Each of these miniature sculptures can take Brazilian-born, Connecticut-based artist Dalton Ghetti up to two years to craft. Yes, TWO YEARS! The painstakingly intricate process of carving the graphite of pencils is achieved through sewing needles, razor blades and knives.
The principle of making art out of a basic artistic instrument justifies the idea that beauty lies in simplicity. Whereas most artists would discard their pencil stubs, Ghetti regenerates them into artworks themselves, and his craft reminds us of the artisanal, hand-made practice of art making.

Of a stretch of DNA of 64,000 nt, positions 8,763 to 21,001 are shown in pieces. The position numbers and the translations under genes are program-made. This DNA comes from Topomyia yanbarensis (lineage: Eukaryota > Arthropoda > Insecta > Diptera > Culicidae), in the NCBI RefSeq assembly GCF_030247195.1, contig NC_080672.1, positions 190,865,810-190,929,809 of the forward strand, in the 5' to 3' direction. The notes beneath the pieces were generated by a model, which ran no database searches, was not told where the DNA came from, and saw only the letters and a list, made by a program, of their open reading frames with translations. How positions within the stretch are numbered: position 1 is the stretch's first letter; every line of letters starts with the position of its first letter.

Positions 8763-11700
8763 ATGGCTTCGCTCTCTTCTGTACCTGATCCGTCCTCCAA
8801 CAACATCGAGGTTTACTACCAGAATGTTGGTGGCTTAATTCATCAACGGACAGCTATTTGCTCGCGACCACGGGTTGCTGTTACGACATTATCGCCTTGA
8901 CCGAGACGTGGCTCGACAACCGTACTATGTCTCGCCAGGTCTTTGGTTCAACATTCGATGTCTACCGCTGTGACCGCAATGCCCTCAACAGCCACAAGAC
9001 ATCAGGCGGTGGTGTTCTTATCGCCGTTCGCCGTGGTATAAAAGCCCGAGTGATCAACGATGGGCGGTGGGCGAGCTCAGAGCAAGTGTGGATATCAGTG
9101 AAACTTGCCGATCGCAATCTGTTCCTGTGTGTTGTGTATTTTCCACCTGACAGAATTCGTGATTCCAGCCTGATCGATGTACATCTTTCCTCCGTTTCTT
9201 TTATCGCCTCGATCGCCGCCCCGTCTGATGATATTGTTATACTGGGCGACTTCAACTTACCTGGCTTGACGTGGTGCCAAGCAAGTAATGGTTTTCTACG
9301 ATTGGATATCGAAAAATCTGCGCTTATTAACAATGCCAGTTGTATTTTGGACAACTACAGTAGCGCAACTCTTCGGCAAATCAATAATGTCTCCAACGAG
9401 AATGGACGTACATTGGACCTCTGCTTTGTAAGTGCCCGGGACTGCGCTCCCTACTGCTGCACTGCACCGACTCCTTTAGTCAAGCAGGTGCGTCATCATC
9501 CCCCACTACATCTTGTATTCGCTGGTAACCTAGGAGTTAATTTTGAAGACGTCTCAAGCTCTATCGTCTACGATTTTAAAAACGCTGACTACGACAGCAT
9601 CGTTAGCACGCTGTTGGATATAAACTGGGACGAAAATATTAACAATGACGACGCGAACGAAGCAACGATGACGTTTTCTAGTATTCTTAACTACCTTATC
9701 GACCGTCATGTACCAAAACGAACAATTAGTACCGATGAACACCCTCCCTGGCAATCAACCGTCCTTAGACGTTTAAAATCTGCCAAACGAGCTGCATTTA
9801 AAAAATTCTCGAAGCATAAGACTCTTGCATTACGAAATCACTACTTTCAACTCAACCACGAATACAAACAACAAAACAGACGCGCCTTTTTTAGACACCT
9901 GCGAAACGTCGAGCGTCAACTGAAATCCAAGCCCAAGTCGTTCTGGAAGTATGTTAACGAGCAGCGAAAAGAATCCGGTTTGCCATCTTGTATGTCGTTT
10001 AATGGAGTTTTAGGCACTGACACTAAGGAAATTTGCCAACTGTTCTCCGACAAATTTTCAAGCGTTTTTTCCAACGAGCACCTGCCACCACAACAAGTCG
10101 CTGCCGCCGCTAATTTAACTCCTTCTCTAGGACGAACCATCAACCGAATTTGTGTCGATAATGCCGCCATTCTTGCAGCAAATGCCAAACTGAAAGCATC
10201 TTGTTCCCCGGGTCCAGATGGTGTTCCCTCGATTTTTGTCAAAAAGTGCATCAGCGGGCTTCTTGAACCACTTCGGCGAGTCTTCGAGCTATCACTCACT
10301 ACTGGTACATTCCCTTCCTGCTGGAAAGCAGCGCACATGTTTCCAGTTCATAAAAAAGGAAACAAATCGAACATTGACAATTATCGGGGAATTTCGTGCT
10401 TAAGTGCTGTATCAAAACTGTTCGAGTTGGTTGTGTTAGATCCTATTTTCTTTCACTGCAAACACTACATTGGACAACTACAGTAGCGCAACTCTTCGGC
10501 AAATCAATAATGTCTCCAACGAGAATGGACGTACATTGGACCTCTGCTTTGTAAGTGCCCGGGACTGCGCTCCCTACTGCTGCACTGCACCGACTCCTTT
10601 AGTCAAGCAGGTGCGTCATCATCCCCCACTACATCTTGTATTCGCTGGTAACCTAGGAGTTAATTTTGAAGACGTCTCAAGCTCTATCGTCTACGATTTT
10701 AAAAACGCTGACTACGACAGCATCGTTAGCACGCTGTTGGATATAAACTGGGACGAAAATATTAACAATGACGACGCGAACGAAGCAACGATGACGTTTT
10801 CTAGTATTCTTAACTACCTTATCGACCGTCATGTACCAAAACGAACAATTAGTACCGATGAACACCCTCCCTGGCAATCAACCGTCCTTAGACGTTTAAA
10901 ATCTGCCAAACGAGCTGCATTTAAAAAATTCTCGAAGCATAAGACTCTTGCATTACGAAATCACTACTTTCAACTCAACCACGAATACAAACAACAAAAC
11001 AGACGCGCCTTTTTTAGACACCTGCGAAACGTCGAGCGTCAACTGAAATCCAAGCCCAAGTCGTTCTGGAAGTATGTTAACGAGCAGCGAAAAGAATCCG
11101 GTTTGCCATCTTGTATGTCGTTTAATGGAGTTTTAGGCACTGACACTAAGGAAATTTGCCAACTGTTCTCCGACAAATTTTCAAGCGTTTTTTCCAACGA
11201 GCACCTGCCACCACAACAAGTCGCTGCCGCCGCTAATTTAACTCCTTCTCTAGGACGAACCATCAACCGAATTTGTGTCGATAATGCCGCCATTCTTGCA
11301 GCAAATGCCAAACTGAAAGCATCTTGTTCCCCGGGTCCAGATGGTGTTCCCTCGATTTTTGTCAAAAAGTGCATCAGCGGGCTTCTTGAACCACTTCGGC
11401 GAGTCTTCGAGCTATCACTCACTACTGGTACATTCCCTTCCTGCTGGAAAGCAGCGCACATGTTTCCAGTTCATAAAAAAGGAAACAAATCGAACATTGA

‘The pencil tip is great; it’s like a pure, very homogenous material,’ Ghetti explained in an interview with the New York Times. ‘It cuts in the same direction, not like wood, which has a grain. But when I tell people how long it takes, that’s when they don’t believe it. That’s what amazes people more, the patience. Because everything nowadays has to be fast, fast, fast.’
Ghetti is currently exhibiting his work in The Power of Making at London’s Victoria and Albert Museum.
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